1. The grammar to get is Smyth. It's very long and has more detail than you'll probably ever need, which makes it the ultimate reference grammar. For quick reference, something like the Oxford Greek Grammar will do, but it offers nowhere near the breadth of Smyth.
2. The biggest difference between the different dialects is essentially spelling. Imagine that English speakers spelled every word exactly as they pronounced it. Now, imagine what the differences would be between British, American and Australian spelling - this is about what the difference between the different Greek dialects. There are also a few inflectional endings that are a little different, but nothing that can't be learnt fairly easily.
The major dialects you will need to know are Attic (in which are written the tragic and comic plays, most philosophical works, and mostly everything written after the fifth century), Doric (which playwrights use to write choral passages), Ionic (in which Herodotus wrote his historical work, and of which Homeric Greek is a variation), and Aeloic (in which a few poetic works are written).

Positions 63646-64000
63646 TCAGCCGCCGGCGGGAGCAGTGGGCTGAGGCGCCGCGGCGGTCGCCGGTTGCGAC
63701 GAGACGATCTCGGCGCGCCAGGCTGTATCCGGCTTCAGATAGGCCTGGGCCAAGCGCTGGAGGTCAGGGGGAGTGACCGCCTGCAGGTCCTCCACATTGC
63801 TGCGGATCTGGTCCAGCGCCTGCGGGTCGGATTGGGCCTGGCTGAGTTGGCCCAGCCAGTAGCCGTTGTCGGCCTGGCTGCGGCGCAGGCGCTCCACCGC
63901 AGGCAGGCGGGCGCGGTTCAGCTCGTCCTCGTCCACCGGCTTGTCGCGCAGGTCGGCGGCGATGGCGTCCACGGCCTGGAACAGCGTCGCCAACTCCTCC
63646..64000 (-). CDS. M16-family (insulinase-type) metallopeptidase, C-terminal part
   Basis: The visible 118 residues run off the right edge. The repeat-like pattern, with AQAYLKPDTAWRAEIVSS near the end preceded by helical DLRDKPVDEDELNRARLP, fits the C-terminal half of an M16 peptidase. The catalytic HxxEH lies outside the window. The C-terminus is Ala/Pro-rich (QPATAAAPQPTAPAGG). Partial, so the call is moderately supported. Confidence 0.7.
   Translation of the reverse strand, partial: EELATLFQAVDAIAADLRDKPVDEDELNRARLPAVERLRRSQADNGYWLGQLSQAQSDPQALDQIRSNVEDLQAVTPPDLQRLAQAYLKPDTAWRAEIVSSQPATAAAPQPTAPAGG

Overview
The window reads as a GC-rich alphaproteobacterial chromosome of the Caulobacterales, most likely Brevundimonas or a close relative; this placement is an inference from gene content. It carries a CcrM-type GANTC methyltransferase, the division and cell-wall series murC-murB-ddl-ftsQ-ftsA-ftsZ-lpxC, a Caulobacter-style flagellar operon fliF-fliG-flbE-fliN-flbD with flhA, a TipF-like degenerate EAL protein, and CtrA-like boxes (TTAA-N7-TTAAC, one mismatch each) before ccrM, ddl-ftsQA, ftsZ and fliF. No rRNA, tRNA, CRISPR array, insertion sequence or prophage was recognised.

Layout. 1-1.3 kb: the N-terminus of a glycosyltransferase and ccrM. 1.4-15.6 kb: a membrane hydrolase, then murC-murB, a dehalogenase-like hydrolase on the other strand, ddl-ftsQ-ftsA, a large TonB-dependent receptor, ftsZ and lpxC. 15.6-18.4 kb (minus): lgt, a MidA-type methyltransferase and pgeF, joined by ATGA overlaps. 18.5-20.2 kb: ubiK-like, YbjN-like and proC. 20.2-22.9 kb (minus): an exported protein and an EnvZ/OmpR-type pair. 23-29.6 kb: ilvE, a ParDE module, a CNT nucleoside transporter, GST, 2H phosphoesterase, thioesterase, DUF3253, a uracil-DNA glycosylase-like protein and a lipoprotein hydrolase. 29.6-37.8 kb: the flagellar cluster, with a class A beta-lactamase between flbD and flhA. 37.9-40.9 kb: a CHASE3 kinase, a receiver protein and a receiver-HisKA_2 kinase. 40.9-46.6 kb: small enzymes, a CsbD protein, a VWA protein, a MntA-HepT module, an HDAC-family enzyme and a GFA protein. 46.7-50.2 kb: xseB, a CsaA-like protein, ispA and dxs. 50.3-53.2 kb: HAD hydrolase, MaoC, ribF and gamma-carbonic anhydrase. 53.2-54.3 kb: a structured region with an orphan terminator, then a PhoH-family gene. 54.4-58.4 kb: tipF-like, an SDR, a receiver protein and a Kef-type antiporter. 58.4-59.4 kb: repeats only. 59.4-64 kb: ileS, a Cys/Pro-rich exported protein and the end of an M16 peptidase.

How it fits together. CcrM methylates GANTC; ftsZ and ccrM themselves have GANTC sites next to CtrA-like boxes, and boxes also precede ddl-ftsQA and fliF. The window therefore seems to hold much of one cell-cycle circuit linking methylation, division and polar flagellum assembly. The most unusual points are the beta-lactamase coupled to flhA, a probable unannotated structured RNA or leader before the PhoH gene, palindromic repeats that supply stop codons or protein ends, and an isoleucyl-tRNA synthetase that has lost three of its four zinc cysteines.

New Testament Greek, aka Koine Greek, is a simplified version of Attic Greek. Athens was so prominent in the literary world that after the fifth century, all Greek was modeled after it. Learn Attic Greek, read some Plato and some Xenophon, and marvel at how much easier New Testament Greek is. The forms are simplified, and irregularities are smoothed out.
I learned Greek with Mastronarde, and I liked how thorough it was, but many of my colleagues disagree. I would recommend it or Hansen and Quinn, and I would recommend taking plenty of time to do each lesson in full, memorize all forms completely, and know as much vocabulary as you can cram in your head. If you already know Latin, you'll be surprised at how many more verbal forms Greek has, and at how much larger its vocabulary is. But it's a worthwhile pursuit!